UK SVA regulations/ban on modified cars

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Guy Croft
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UK SVA regulations/ban on modified cars

Postby Guy Croft » Sun Aug 13, 2006 11:53 am

I have heard recently that there is a proposal to ban modifications to road cars and that is likely to go before Parliament soon. I heard that the Police are all for it. I heard that SVA testing may be involved.
I do not know how correct any of this is.
This - if true - has very serious implications and in usual UK Government style it will be likely be forced through as an unsophisticated, poorly constituted piece of legislation.
I cannot find anything on the internet. Does any member know anything substantiable (not rumour) about this?

GC

Evodelta

Postby Evodelta » Sun Aug 13, 2006 1:43 pm

Guy,

PPC mag ran a few articles on it at the end of last year/start of this year, I'll reprint what I think was the final article on it here from back in February/March, I'm sure they won't mind as they are an open minded lot and were poised to fight this.

"Ever since rumours of government legislation to bring a halt to our hobby by enforcing a test similar to the SVA on any modified car started circulating, we've been overwhelmed with feedback from readers who've contacted their MPs to fight these proposals.
So far all we've been able to report is hearsay and as we mentioned last month, trying to get a definitive answer from the DVLA has been like trying to get blood from the proverbial stone - their spokespersons don't seem top be able to, well, speak.
However, thanks to the efforts of PPC reader Phil Bromson we now have news that all is not lost. Phils MP is Dr Steven Ladyman, who's the Minister for Transport and therefore responsible for the DVLA. Phil confronted Ladyman at his Friday night surgery and expressed our fears.
He was told there was nothing to worry about.
Ladyman said: "I assure you that the new procedures are not going to be any stricter than the old ones and that they will have absolutely no effect on people who want to modify their cars" There is nothing in writing yet, but Phil has promised to forward Ladymans written reply when he receives it. We will wait with cautious optimism and will keep you posted."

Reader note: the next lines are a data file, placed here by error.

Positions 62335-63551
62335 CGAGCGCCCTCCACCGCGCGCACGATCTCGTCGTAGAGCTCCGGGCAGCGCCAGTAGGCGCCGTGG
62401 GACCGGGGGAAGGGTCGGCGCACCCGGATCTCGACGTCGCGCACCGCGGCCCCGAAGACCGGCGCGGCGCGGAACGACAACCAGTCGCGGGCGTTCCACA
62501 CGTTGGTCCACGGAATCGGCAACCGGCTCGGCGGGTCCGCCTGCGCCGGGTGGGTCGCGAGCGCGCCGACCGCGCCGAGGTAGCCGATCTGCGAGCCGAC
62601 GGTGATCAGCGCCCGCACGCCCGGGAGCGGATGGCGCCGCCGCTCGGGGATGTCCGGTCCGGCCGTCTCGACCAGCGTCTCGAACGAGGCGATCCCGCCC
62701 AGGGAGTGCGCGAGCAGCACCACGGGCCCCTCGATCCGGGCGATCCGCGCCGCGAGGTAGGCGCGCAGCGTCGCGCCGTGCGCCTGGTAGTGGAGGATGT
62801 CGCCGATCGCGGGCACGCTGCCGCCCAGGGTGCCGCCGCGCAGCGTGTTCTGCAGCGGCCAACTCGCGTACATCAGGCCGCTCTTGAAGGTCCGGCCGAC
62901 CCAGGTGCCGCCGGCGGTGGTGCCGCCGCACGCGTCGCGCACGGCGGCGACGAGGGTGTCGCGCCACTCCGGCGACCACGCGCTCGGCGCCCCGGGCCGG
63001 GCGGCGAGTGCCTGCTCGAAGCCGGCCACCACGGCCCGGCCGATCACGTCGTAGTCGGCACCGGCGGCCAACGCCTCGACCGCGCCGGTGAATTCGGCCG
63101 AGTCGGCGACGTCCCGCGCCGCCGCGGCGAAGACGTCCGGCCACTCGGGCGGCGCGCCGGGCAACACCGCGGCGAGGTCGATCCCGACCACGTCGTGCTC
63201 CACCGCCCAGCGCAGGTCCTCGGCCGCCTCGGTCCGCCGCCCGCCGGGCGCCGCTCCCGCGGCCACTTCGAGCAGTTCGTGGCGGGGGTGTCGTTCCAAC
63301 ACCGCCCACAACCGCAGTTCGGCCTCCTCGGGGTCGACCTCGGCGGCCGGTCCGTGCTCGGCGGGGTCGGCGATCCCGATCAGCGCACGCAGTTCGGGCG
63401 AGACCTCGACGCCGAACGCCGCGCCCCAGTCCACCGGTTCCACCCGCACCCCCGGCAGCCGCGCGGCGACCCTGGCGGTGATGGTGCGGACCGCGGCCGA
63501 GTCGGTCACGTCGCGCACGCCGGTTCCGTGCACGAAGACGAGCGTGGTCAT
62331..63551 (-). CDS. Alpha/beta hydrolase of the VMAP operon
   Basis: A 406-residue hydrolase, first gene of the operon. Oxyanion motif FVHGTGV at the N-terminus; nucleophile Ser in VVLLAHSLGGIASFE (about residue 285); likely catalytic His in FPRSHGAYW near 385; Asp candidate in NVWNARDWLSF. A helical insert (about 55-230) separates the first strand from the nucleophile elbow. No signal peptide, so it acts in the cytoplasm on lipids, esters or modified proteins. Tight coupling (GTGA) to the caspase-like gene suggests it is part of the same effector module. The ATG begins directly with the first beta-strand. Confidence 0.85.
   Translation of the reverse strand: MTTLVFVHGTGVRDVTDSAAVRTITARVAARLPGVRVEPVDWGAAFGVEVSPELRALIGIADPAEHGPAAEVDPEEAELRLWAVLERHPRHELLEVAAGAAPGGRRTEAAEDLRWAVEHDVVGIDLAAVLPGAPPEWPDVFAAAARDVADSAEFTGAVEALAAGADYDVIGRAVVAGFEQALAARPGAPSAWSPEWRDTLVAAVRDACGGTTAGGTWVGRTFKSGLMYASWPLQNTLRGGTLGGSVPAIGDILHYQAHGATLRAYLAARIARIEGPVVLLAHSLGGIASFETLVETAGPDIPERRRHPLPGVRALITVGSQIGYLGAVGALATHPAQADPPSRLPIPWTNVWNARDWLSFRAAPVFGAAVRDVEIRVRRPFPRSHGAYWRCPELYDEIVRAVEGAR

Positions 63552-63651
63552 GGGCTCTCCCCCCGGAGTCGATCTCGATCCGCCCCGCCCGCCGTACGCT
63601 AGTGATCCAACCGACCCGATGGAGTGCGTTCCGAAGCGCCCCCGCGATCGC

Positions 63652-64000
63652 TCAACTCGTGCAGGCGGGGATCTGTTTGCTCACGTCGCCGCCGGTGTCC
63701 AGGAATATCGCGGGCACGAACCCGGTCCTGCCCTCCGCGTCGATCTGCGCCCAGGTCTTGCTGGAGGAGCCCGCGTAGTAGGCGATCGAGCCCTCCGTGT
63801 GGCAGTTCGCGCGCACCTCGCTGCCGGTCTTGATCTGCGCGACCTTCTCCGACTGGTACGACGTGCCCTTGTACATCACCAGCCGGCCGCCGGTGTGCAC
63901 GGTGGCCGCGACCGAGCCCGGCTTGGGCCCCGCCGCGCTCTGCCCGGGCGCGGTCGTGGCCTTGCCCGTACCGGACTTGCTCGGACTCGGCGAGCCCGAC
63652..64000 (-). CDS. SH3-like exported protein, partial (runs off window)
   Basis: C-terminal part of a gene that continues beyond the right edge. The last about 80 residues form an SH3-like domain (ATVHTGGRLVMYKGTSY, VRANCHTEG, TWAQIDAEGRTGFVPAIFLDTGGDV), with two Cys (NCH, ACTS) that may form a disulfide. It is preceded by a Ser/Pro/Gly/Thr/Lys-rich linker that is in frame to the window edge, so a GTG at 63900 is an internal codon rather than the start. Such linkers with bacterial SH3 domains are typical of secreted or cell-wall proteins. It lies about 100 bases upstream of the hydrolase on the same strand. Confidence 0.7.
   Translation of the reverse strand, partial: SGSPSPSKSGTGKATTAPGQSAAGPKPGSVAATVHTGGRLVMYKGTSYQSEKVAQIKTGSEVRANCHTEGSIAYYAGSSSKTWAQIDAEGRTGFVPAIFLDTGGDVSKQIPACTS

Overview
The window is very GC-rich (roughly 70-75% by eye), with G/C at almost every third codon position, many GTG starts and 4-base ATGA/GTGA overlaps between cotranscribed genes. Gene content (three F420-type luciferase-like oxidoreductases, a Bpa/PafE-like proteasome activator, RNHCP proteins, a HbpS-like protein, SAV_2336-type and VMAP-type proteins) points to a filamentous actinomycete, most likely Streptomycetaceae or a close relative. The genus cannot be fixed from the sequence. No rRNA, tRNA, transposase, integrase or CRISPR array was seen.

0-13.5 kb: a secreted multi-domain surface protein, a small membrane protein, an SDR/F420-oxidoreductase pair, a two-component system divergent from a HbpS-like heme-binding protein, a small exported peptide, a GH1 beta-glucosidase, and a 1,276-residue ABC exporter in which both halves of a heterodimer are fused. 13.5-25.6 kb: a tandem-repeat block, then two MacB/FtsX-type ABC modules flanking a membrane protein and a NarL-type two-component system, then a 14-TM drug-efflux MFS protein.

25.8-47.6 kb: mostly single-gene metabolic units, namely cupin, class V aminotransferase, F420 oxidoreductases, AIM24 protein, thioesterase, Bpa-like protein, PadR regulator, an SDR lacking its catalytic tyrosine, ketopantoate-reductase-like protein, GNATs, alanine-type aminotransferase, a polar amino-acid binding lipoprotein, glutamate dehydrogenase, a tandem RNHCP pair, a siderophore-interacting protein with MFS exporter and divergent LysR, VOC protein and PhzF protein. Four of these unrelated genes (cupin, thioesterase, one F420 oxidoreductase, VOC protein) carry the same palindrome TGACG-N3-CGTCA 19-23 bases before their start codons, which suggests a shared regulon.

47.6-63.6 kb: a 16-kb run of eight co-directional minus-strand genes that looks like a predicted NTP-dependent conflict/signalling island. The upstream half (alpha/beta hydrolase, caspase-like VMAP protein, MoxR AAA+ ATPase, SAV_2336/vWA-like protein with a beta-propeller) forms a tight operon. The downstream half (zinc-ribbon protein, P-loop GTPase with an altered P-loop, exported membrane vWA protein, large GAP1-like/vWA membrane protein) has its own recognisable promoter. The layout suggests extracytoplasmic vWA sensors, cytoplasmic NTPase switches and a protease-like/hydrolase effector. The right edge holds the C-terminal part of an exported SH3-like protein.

I know you wanted something substantiable and I'm sorry, but it appears to have come from an MPs mouth so may not qualify :wink:

If you would like to email the Editor of PPC about any developements his address is Will@ppcmag.co.uk
Alternatively they have their own forum too: http://www.ppcmag.co.uk/forum so you could ask there too (maybe there is a thread on it).


Martin.

Julian
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Postby Julian » Sun Aug 13, 2006 6:09 pm

I've seen this discussed repeatedly over the last six months and so far I have yet to see anything firmer than the wispiest of mists. As I've understood it the essence is that they are trying to create a legal framework for the situations where people are doing something particularly stupid. At the moment you can do almost anything to your car and the worst that it is likely to happen (assuming you don't cause a big accident) is that you get a pink ticket for having a car in dangerous condition, 3 points on your license and a ‚£40 fine.

The reverse of this is that they are very much aware that modifying cars is a serious business and brings in a fairly large amount of tax each year and more importantly it brings in business from abroad. Killing the industry off is very much counterproductive - in that respect I do not feel that out trade is actually at that much risk but the subtler sides of the implications from best case to worst case could have significant impact.